Which Joe gave his name to ‘sloppy joes’? We look at five interesting sandwiches and their lexical origins.
A shop where books are sold.
- ‘She said we were going to the new bookstore with the record store, so I came along.’
- ‘Anyway, I scoured a few bookshops to find good books on how to do your own plumbing.’
- ‘Most of those quaint and charming bookstores have sold out to pizzerias and chain stores.’
- ‘The company went public in 1992 and within two years was operating out of department stores and bookshops.’
- ‘In the information age, it is no more necessary to hunt down bookstores or bookshops in search of knowledge.’
- ‘Since then Hunt has been searching used bookstores for the book but has never found it.’
- ‘The author is to be congratulated that the book is evidently flying out of the bookshops in the shopping malls.’
- ‘In general, the bookstore orders nine books for every ten students enrolled in a given course.’
- ‘Ching said that he could not find copies of the book in Hong Kong bookstores.’
- ‘The decision was made for me as the violin quartet over in one corner of the bookstore started to play something soft and melodious.’
- ‘The intersection is steps away from independent bookstores, record shops, sushi joints and pubs.’
- ‘We pottered around bookstores and junkshops, and had falafels for lunch.’
- ‘She had spent the day of release for her latest book at two different bookstores.’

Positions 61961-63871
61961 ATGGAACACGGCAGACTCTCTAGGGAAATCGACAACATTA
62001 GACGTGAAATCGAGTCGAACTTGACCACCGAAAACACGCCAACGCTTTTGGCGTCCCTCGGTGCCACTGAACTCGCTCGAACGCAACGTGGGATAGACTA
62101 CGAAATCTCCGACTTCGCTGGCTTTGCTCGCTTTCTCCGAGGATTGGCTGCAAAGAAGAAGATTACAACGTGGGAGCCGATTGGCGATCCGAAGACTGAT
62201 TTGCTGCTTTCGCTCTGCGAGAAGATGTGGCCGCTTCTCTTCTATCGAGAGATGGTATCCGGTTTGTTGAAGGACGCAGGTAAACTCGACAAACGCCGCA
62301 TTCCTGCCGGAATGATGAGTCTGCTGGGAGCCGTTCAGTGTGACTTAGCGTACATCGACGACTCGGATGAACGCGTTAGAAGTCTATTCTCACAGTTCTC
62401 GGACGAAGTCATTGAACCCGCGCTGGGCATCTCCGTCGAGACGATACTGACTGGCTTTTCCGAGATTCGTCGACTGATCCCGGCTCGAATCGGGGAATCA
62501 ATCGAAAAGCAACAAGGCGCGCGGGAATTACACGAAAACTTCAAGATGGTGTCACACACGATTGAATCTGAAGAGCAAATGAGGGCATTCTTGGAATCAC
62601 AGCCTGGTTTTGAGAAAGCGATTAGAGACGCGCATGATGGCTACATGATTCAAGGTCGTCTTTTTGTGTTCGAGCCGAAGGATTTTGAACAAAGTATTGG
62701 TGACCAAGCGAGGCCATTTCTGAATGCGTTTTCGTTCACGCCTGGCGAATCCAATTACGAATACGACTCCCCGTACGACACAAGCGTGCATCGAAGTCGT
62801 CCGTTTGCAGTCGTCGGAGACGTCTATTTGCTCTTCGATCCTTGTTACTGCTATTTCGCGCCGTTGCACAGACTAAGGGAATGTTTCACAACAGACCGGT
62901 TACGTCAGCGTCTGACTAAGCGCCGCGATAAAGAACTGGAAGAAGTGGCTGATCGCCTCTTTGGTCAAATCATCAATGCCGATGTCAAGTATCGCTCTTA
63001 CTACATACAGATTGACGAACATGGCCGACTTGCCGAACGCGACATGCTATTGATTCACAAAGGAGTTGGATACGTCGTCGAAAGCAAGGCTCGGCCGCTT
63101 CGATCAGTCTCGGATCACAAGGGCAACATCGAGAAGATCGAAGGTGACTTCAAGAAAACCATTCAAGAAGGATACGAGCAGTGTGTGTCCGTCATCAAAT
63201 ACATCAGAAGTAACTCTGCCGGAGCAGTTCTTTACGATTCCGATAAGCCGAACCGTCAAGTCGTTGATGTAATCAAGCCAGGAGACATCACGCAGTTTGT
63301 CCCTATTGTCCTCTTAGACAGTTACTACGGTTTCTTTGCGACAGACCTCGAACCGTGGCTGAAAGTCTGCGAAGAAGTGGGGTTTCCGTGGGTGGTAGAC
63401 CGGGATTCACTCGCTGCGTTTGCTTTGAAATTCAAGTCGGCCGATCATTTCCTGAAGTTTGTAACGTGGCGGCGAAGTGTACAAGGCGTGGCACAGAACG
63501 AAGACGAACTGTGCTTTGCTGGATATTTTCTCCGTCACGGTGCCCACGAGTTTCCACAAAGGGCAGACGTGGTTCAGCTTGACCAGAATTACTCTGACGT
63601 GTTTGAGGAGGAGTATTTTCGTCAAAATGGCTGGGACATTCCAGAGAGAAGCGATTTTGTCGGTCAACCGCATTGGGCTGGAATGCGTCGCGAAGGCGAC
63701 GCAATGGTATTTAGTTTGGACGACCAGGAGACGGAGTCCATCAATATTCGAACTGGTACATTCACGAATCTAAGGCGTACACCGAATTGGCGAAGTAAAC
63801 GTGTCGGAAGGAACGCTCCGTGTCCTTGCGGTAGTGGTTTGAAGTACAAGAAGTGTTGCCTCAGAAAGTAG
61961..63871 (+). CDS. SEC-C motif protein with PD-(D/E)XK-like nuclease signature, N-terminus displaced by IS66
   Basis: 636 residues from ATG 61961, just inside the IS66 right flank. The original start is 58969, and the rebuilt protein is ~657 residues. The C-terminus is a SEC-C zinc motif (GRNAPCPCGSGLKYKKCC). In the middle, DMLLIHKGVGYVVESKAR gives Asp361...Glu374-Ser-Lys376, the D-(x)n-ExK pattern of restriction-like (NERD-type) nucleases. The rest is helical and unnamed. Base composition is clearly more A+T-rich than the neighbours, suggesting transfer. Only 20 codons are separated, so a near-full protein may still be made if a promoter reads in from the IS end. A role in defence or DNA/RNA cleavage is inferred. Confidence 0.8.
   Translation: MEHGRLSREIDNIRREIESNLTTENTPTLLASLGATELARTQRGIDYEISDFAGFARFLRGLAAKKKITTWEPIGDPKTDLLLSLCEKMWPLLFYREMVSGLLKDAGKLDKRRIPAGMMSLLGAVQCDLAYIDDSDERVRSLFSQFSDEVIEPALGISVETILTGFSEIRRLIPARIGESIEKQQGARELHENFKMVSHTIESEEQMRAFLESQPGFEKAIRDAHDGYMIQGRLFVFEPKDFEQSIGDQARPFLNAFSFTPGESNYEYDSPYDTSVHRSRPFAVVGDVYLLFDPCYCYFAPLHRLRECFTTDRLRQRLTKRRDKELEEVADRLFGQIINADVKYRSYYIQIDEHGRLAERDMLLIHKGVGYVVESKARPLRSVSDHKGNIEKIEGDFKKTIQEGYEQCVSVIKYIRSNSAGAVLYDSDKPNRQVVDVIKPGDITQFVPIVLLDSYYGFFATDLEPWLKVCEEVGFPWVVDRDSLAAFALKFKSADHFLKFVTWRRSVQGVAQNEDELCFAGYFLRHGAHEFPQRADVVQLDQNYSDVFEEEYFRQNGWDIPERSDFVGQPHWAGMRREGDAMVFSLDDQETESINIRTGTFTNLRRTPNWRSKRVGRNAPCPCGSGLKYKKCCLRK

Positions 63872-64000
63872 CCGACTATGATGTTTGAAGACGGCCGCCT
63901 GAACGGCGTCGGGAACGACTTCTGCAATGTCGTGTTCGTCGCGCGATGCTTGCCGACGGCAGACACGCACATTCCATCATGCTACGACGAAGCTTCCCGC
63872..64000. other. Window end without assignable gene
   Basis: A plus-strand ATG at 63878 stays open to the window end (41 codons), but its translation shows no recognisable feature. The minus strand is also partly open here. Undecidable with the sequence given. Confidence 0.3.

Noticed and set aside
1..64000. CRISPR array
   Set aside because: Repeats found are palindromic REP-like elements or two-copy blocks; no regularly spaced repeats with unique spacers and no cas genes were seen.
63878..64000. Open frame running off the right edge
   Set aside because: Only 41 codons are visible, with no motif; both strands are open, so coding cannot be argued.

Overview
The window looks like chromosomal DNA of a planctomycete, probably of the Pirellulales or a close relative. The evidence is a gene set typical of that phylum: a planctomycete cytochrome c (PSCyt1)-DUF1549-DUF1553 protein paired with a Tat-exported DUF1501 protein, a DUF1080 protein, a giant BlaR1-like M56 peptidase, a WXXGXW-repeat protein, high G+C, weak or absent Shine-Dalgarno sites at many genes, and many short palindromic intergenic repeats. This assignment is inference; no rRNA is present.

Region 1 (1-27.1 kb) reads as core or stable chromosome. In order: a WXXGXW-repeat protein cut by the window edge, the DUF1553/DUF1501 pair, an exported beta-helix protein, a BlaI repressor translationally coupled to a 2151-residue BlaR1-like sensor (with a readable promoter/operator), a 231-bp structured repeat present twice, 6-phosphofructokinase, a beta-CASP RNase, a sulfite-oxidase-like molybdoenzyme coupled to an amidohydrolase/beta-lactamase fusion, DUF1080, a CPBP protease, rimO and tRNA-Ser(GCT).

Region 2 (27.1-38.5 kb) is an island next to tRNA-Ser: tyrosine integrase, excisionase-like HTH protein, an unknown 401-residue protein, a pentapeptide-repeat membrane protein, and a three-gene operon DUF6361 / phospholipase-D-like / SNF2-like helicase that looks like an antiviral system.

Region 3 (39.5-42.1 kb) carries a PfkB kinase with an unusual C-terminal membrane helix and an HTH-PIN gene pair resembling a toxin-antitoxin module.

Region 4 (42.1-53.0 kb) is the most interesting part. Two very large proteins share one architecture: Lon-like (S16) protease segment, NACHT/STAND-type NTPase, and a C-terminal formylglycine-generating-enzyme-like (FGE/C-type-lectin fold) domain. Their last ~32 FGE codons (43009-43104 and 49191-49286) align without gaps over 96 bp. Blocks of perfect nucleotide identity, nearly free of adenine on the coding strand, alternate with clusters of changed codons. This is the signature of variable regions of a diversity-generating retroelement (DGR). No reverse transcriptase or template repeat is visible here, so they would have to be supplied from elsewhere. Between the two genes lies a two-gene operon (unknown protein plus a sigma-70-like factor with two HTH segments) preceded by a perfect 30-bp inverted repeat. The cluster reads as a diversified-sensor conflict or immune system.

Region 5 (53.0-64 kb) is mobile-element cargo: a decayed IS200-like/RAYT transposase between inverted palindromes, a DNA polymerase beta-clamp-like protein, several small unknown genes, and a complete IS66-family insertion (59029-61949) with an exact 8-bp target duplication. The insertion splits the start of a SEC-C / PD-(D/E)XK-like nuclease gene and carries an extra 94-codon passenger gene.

- ‘The idea of having a bookstore in a coffee shop is based on popular demand.’
- ‘The book could be sold in hotels and bookshops on the island and through Tourist Board offices here and overseas.’
- ‘The Book is to be sold in Moscow bookshops and in other major cities in Russia.’
- ‘For places like bookstores or your corner grocer, a smile is also a great sign.’
- ‘As the year draws to a close, a plethora of sports books is hitting the bookshops.’
- ‘Go to a bookstore and select a book that you know your spouse will like and have him or her do the same for you.’
- ‘Imagine if bookstores arranged books geographically and by price, with no hint of content or author.’
- ‘Those books that were sold to the public were sold principally in department stores, not in bookshops.’
- ‘Both of these books are available at bookstores and shops that specialize in bird supplies.’
- ‘We need to get out of our cars and out of our locked homes and into our local coffee shops, bookstores, and clubs.’
- ‘In the month before Christmas, up to 80,000 copies of the book were being sold in British bookshops every week.’
- ‘So as we head across to the cinema we see him coming back to the bookstore picking up books at different spots.’
We take a look at several popular, though confusing, punctuation marks.
From Afghanistan to Zimbabwe, discover surprising and intriguing language facts from around the globe.
The definitions of ‘buddy’ and ‘bro’ in the OED have recently been revised. We explore their history and increase in popularity.